DBpedia Spotlight [archived 2015, see also preprint of 10.1145/2063518.2063519] is a tool for automatically annotating mentions of DBpedia resources in text, providing a solution for linking unstructured information sources to the Linked Open Data cloud through DBpedia.

Domeo Annotation Toolkit [archived 2014, see also 10.1186/2041-1480-3-S1-S1] allows users to trigger external text mining services/algorithms and to transform their results into annotations that may be further curated by human agents. Domeo also supports manual, semantically structured annotations using established vocabularies, and can create relational database entries as well as Linked Data.

Creating a micropublication digital summary annotation on a research article (10.1371/journal.pone.0009979) using Domeo.

Utopia Documents [archived 2014, see also 10.1093/bioinformatics/btq383] is a PDF reader that when opening a research article can overlay manipulatable visualizations of the data behind the paper, providing data analysis tools and links to external resources. This is made possible through a combination of automatic analysis and manual annotations on elements of the paper, like figures and tables. Numerous Linked Data sources are consulted in the process, including DBPedia [archived 2013] and Open PHACTS [archived 2013] ( The tool has been adopted by the Biochemical Journal [archived 2013], where annotations are created by the Journal’s editors.

Annotation of a scientific article (10.1186/1471-2148-8-129) using Wikipedia entries in the Utopia Documents system.

Another valuable example of annotation and Linked Data is Maphub [archived 2019, see also 2142/42105], an online application for exploring and annotating digitized, high-resolution historical maps. Maphub allows annotations to be marked with Wikipedia entries for locations and institutions, forming semantic tags to corresponding DBPedia entries.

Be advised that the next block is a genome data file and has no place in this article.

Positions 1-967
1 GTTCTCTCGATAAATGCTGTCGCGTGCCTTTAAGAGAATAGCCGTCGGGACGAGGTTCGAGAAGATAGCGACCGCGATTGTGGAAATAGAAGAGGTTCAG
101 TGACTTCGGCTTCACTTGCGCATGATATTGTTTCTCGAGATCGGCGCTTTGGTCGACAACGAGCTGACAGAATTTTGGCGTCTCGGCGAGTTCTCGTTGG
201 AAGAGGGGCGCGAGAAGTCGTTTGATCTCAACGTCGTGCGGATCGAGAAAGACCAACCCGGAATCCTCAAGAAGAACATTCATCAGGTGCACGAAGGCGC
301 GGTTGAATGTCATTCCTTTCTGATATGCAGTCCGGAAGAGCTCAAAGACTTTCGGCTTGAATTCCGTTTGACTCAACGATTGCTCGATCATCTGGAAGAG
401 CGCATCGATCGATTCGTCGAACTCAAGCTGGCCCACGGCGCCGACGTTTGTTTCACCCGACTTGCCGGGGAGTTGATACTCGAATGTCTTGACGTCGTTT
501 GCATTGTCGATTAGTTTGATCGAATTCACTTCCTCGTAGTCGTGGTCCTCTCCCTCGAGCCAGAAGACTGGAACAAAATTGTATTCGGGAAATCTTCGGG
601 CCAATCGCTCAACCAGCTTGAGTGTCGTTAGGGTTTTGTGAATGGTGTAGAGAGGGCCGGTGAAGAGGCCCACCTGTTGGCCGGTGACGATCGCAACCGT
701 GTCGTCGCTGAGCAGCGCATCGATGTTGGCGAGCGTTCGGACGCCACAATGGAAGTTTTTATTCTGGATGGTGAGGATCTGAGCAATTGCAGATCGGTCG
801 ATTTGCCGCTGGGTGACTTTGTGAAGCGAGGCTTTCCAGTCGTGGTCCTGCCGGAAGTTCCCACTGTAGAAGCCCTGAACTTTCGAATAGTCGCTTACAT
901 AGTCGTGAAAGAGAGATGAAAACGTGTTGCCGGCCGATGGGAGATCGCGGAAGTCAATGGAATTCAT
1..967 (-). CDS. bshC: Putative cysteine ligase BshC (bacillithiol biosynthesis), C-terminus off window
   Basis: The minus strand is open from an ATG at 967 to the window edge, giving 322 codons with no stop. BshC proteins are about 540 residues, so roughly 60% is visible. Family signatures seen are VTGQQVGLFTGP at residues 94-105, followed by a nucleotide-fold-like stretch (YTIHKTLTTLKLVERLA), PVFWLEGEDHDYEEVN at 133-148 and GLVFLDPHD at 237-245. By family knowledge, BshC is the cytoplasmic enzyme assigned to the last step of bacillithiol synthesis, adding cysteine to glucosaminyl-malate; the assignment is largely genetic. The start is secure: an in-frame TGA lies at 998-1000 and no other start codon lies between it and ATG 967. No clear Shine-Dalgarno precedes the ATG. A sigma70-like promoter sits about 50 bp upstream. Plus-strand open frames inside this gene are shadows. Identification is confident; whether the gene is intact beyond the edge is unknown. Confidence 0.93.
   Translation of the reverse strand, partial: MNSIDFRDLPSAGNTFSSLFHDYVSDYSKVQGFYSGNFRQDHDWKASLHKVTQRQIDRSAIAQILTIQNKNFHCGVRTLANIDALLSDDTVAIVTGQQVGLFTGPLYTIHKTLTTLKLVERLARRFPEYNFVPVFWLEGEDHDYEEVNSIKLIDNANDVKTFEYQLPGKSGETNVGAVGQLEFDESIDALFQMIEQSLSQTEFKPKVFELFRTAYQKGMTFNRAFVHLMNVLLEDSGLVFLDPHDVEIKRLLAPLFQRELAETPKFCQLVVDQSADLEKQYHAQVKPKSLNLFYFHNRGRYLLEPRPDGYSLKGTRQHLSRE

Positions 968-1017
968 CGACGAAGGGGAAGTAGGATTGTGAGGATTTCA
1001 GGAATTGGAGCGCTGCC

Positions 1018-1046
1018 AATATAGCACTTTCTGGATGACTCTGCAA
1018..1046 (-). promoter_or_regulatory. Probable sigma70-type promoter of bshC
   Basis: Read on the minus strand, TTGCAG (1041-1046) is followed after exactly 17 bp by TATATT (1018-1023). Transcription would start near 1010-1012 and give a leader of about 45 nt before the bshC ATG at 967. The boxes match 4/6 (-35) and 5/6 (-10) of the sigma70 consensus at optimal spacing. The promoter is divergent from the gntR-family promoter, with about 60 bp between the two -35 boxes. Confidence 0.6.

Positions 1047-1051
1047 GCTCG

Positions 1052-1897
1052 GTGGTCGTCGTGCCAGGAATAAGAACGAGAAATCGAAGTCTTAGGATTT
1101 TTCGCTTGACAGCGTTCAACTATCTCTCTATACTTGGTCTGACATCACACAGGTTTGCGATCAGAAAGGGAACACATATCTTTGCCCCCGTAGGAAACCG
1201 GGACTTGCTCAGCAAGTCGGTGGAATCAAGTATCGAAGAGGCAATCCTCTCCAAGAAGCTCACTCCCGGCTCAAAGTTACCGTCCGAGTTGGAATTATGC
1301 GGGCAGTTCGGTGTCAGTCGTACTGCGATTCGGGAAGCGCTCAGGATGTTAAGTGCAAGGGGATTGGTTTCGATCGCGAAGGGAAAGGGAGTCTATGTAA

Maphub annotating [archived 2013] a c. 1507 map [loc.gmd/g3200.ct000725C] image with semantic tags for the Gibraltar [archived 2019] and Hercules [archived 2019] entries in DBPedia.


The Open Annotations model is new. We have never before had a comprehensive, fully-featured model for linked data annotations, with significant community buy-in. As applications and annotation communities fully adopt this model for their work, linked data annotations will become first-class, fully interoperable Web citizens: primary Web content in their own right.


  1. Dave Orr, Amar Subramanya, Evgeniy Gabrilovich, Michael Ringgaard (2013):
    11 Billion Clues in 800 Million Documents: A Web Research Corpus Annotated with Freebase Concepts.